Yes, children can be charged as adults in Las Vegas, however, it depends on the case. The older the child and the more serious the juvenile offense, the more likely the case will transfer from juvenile court to criminal court in Nevada. Some cases are more serious than others, for example, juveniles at 16 or 17 will be certified as adults if they were accused of any of the following crimes:
- Gun crimes
- Attempted murder
For all other juvenile cases, the court has the discretion to transfer them to criminal court if they meet the following requirements:
- The child was at least 14 at the time of the alleged offense, and
- The offense would have been a felony had an adult committed it
There are many ways to combat delinquency charges, but the best strategies for fighting juvenile delinquency allegations in Nevada depend on the specific circumstances of the case. The child’s Las Vegas juvenile defense attorney will need to do a comprehensive and detailed investigation into the case for all available evidence. The prosecutor must be able to prove beyond reasonable doubt that the child is guilty of delinquency charges in Nevada. If the juvenile crime lawyer can successfully demonstrate that the prosecutor’s evidence is not reliable enough to support a delinquency adjudication, the juvenile court judge should dismiss the case. Common evidence in juvenile cases include:
- Surveillance video
- Text messages and voicemails
- Medical records
- And more
A juvenile that is arrested is often taken into a detention facility for juveniles. Law enforcement must attempt to immediately notify parents or a respective legal guardian that their child has been detained. The detention facility will notify a probation officer and must also attempt to notify parents or legal guardians that their child has been detained. A detention hearing will be held. The detention hearing is similar to adult courts, and the judge will engage in similar options to adults who get a detention hearing. The court may decide to detain the juvenile at the detention facility, release the juvenile, or release the child with certain conditions such as house arrest.
A juvenile who has been alleged to be delinquent or in need of supervision is entitled to legal counsel at all stages of a criminal proceeding. You will be appointed a public defender by the State. Parents or juveniles can also retain the services of private counsel.
The first step in the juvenile criminal process is that a petition is filed by the District Attorney’s Office alleging that a delinquent act has occurred or a child is in need of supervision. Once the petition has been filed a plea hearing is then set. At the plea hearing, the juvenile must answer the allegations in the petition, the answer can be verbal and some allegations can be admitted, some can be denied, some allegations may be dismissed through negotiations, or all allegations in the petition can be denied.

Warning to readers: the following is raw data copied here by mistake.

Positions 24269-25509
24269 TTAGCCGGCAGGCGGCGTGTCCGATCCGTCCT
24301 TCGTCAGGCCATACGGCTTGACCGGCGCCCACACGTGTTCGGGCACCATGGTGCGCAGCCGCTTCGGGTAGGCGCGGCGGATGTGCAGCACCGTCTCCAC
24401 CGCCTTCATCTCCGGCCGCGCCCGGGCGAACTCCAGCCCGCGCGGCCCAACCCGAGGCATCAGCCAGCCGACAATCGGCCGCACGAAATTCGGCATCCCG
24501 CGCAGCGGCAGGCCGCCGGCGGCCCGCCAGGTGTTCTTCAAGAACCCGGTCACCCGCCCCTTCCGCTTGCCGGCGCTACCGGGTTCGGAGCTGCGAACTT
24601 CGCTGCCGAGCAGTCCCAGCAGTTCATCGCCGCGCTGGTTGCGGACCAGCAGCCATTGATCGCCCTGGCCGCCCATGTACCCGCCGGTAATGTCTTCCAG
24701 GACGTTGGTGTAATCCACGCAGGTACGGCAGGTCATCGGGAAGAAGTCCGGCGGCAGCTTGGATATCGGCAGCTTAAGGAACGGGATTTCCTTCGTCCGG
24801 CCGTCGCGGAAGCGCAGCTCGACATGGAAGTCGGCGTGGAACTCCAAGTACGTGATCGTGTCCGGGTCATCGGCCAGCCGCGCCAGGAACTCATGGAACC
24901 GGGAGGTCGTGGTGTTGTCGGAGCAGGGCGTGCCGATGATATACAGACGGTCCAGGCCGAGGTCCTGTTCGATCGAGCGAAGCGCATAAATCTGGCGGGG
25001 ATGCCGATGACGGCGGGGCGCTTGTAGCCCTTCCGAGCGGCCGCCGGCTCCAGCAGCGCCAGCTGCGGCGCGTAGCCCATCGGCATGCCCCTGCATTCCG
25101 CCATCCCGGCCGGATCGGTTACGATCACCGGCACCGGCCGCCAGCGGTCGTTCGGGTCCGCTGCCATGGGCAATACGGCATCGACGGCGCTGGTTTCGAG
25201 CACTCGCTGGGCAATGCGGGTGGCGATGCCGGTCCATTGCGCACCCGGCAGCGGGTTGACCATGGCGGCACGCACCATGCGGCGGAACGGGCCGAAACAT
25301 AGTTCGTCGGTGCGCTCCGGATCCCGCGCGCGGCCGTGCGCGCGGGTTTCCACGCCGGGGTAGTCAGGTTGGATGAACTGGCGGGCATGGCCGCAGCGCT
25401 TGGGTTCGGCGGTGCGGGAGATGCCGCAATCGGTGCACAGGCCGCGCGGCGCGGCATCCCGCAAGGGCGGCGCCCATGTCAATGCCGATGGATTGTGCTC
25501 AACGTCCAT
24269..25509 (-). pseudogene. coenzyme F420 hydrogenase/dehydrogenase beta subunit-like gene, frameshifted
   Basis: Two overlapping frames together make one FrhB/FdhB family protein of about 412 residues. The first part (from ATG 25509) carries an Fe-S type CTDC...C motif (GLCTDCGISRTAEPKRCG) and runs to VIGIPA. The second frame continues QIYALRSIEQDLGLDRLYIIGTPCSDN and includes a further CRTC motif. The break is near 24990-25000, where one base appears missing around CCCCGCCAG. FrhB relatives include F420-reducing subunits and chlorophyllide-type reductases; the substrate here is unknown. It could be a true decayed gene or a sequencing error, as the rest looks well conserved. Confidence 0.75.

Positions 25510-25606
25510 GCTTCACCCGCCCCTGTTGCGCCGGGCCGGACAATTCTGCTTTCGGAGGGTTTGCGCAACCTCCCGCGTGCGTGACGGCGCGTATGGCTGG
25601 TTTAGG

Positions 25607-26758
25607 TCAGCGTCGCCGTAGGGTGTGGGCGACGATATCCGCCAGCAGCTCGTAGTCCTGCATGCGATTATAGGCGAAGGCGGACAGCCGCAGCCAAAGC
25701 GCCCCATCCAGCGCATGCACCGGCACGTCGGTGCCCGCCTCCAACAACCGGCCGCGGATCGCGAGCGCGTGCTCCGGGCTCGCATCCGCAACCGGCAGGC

If allegations in the petition are denied then an adjudicatory hearing is held. This type of hearing is similar to a trial but as previously stated there is no jury. Witnesses are called, evidence can be admitted, witnesses can be confronted through cross-examination, and ultimately the judge will enter dispositional or sentencing orders.
Often times we are able to obtain a resolution and avoid a petition from ever being filed against the juvenile, this is known as an informal resolution. This is the optimal outcome.
Nevada has several juvenile detention facilities where those charged with a juvenile crime may be sent. Summit View Youth Center (SVYC), located in Las Vegas is Nevada’s single maximum-security juvenile jail and will be home to those who have been charged with severe juvenile crimes. The other juvenile facilities that house those charged with a juvenile crime include the following:
Yes, when a child turns 21 all of their juvenile criminal records are automatically sealed, with the exception of one serious charge. If a juvenile is convicted of a felony sex offense that involved force or threats of force, they will not be eligible to have the charge sealed when they turn 21. However, when the child turns 30, they may petition the court to seal the sex offense record.
Yes, juvenile criminal records can be sealed before the child turns 21, but only if three years have passed since the case was adjudicated. If a juvenile record is successfully sealed, the child can legally deny that the juvenile offense ever happened, even under oath. For more information about getting a juvenile record sealed before the age of 21, contact our Las Vegas juvenile crime attorney today for a free consultation.